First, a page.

On the Anthropology of the Contemporary
In Marking Time, Paul Rabinow presents his most recent reflections on the anthropology of the contemporary. Drawing richly on the work of Michel Foucault, John Dewey, Niklas Luhmann, and, most interestingly, German painter Gerhard Richter, Rabinow offers a set of conceptual tools for scholars examining cutting-edge practices in the life sciences, security, new media and art practices, and other emergent phenomena. Taking up topics that include bioethics, anger and competition among molecular biologists, the lessons of the Drosophila genome, the nature of ethnographic observation in radically new settings, and the moral landscape shared by scientists and anthropologists, Rabinow shows how anthropology remains relevant to contemporary debates. By turning abstract philosophical problems into real-world explorations and offering original insights, Marking Time is a landmark contribution to the continuing re-invention of anthropology and the human sciences.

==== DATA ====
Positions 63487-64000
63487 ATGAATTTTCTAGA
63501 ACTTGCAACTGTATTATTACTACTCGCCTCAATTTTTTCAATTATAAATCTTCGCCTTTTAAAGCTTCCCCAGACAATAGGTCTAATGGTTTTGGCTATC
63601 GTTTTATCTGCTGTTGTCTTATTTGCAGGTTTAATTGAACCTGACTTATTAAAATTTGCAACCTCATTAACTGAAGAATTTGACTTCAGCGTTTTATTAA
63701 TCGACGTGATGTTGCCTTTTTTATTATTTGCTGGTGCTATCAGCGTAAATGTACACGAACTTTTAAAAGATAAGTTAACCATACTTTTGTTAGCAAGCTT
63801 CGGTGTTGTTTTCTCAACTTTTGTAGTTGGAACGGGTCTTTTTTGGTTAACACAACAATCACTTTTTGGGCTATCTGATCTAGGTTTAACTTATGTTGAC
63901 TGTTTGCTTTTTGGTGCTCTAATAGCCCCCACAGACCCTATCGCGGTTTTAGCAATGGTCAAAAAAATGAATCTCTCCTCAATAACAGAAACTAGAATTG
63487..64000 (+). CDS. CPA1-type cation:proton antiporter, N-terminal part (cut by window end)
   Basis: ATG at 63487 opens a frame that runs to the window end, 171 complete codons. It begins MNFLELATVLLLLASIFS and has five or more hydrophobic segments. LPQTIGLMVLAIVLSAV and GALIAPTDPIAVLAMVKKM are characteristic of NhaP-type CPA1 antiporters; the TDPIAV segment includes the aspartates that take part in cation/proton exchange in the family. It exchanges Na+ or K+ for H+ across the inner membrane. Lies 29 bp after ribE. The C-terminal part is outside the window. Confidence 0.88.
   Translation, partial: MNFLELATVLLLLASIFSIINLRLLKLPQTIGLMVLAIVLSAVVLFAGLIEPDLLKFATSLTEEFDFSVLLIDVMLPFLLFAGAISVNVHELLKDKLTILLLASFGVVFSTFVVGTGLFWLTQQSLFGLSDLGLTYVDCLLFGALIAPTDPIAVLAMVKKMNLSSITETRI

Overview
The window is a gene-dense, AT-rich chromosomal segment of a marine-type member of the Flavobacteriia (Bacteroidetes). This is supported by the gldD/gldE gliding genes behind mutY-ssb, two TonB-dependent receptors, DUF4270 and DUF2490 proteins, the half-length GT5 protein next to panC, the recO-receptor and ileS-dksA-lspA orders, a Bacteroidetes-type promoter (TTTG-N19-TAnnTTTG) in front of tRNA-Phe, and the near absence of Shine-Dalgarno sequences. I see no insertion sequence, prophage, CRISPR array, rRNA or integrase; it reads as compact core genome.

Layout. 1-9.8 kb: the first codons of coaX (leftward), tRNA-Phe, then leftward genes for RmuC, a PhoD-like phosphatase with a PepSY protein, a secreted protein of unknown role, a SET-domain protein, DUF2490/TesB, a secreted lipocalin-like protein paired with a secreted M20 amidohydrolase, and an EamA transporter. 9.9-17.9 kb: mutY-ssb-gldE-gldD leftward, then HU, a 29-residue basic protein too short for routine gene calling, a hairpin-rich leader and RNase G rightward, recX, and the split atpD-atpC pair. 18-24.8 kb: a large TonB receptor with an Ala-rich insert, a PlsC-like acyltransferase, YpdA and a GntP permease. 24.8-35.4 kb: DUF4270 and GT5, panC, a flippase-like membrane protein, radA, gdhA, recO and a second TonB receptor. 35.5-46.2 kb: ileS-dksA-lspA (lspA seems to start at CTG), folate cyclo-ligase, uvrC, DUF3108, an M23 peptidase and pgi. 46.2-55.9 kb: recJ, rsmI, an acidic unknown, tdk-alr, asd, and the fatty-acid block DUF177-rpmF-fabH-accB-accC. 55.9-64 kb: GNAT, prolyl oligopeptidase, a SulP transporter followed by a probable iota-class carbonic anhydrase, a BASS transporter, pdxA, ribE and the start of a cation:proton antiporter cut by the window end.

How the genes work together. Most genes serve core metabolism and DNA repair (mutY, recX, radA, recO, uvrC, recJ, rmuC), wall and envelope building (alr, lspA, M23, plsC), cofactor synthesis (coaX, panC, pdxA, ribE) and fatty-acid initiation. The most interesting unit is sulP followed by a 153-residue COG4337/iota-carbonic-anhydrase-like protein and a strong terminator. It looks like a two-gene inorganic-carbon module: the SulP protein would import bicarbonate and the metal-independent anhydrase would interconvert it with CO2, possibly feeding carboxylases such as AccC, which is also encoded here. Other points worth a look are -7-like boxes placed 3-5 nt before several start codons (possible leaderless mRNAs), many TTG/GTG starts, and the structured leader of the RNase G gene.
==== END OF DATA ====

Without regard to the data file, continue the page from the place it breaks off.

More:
Paul Rabinow is professor of anthropology at the University of California, Berkeley, and the author, most recently, of A Machine to Make a Future: Biotech Chronicles (Princeton).